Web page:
Multimodal real world data reveals immunogenomic drivers of acquired and primary resistance to immune checkpoint blockade

Authors Mohamed Reda Keddar, Sebastian Carrasco Pro, Kathleen Burke, Roy Rabbie, Ana Stewart, Mark Cobbold, Ross Stewart, Benjamin Sidders, Sajan Khosla, Scott Hammond, Douglas C Palmer, Jonathan R Dry and Martin L Miller

Background Why some patients fail or have short lived response to immune checkpoint blockade (ICB) immunotherapy remains largely unknown. While baseline molecular assessments have provided clues to prognostic factors, insights into resistance drivers remains elusive. This is partially due to the difficulty in getting access to post progression samples from patients that were either primary resistant or developed acquired resistance after an initial response to ICB. Thus, the tumour-intrinsic and -extrinsic features that are selected for during progression and potentially drive primary and acquired resistance to immunotherapy remain underexplored.

Methods To compare clinical features and immunogenomic drivers of acquired and primary resistance to ICB across major cancers, we analysed and annotated de-identified patient records in the Tempus real-world database1 2 (figure 1). We built an immuno-oncology cohort consisting of >2500 multimodal (DNA, RNA and clinical outcome data) pre-treatment baseline with >1500 post-treatment tumour biopsy samples from mainly NSCLC, TNBC, HNC and Bladder cancer patients. We used bulk RNA-seq data to estimate activation of the hallmark oncogenic pathways3 and immune cell composition4 and used panel DNA-seq data (>500 genes) to quantify mutation selection at the gene and pathway levels using dndscv.5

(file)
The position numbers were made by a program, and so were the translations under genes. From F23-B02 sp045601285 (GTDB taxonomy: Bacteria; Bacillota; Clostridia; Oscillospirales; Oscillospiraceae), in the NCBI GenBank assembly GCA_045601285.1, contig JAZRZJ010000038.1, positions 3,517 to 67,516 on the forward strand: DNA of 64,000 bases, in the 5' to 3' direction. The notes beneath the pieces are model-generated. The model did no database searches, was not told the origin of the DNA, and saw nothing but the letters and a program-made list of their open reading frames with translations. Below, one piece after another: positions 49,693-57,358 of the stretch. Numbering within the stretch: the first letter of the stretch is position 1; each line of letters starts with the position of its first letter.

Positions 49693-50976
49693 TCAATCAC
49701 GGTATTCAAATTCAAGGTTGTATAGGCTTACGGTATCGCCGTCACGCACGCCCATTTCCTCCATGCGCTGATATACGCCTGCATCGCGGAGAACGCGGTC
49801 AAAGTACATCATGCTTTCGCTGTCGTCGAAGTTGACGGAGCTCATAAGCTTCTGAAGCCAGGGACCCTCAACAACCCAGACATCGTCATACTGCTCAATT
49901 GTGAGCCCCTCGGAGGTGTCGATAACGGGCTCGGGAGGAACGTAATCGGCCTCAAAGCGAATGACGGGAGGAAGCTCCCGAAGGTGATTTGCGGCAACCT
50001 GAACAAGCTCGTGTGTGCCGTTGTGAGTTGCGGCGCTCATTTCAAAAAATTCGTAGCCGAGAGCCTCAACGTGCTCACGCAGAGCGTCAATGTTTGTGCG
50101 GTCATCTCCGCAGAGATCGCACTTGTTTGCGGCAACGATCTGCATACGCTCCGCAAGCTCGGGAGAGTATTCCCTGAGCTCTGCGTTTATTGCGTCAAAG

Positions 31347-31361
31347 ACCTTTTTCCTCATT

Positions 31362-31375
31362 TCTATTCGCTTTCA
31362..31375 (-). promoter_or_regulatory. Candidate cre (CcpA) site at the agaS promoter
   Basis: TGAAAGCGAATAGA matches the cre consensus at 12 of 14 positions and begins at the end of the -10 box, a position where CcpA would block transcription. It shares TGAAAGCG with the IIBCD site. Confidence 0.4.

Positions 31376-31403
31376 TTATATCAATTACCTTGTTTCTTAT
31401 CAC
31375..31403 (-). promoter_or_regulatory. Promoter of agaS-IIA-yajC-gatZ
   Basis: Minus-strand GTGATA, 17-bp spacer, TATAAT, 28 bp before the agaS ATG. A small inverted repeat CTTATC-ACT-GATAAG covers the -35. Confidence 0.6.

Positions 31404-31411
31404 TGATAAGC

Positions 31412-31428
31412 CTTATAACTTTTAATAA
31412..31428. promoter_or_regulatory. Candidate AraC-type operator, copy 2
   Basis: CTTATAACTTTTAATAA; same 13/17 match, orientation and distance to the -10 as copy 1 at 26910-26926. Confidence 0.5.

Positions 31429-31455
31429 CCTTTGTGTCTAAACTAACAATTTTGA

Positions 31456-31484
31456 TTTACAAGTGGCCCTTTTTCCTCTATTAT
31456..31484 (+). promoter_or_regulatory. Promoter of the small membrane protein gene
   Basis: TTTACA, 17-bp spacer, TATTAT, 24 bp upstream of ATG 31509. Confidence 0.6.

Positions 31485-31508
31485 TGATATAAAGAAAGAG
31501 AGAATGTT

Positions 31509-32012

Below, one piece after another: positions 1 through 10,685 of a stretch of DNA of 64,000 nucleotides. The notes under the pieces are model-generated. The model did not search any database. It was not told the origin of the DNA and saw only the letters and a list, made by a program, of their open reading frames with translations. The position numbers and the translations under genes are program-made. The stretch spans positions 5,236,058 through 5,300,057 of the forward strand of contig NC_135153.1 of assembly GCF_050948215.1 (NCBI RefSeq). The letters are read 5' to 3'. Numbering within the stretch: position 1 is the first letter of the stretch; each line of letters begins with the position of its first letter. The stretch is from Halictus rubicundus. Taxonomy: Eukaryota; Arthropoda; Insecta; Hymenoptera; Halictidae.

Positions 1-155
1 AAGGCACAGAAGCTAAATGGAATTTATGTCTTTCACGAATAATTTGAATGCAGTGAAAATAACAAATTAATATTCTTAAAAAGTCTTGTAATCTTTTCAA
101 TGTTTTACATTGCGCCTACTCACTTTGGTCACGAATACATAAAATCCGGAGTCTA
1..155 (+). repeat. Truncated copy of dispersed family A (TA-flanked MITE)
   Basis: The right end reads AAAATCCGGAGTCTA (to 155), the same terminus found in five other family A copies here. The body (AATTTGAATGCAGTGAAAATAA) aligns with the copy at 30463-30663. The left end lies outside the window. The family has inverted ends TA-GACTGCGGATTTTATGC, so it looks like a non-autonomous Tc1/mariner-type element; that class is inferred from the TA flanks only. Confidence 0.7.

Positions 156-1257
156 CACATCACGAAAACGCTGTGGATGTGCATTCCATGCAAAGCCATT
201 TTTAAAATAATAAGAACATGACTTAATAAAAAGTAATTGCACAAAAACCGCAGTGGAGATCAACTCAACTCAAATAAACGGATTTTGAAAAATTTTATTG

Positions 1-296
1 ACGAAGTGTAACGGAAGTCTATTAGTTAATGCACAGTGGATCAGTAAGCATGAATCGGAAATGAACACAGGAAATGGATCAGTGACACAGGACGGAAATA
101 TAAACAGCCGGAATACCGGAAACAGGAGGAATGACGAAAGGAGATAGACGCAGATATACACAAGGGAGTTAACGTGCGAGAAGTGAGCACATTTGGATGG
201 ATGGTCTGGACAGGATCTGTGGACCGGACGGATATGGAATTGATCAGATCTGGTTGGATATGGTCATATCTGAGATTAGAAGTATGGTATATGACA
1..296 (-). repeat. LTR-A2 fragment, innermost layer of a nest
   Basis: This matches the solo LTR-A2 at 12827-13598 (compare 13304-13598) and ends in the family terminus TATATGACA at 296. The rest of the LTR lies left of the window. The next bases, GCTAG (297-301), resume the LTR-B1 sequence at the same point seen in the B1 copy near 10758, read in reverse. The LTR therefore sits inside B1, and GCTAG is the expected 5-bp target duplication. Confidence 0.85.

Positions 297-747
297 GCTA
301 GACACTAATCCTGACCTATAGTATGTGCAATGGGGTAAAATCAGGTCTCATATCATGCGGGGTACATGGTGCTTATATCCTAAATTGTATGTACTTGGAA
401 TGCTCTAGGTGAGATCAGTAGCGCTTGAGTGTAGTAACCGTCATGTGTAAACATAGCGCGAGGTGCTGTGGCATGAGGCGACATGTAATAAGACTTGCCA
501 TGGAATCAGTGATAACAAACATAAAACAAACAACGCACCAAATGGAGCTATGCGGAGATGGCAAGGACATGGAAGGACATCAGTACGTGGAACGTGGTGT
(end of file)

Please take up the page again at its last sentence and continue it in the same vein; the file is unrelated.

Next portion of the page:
Results Compared to acquired, primary resistant patients tended to have a higher observation of liver lesions at progression. Post-ICB, acquired resistant NSCLC and HNC patients showed a significantly inflamed tumour microenvironment (TME) characterised by higher estimation of infiltration of T cells and myeloid cells and higher activation of interferon gamma (IFNg) signalling as compared to primary resistant patients. In addition, in post-ICB acquired resistance in NSCLC we observed selection for mutations in genes involved in known immunomodulatory pathways, including loss-of-function mutations in B2M in the antigen processing and presentation machinery (APM) pathway and APC in the Wnt pathway. Consistently, acquired resistance patients showed stronger selection for mutations in APM, IFN, WNT, MYC, and Notch pathways as compared to primary resistance patients across NSCLC, HNC and bladder cancer post-ICB.

Conclusions Acquired and primary ICB resistant patients have distinct clinical and molecular features at progression. Their tumours’ TME is fundamentally different with acquired resistance TMEs being infiltrated with immune cells albeit escaped post progression. In addition, ICB selects mutations that potentially activate immunosuppressive pathways such as Wnt and Myc. This multi-modal Real-World Data with post therapy biopsies has given insights for patient selection strategies and provides rational into combination treatment options for acquired resistant patients.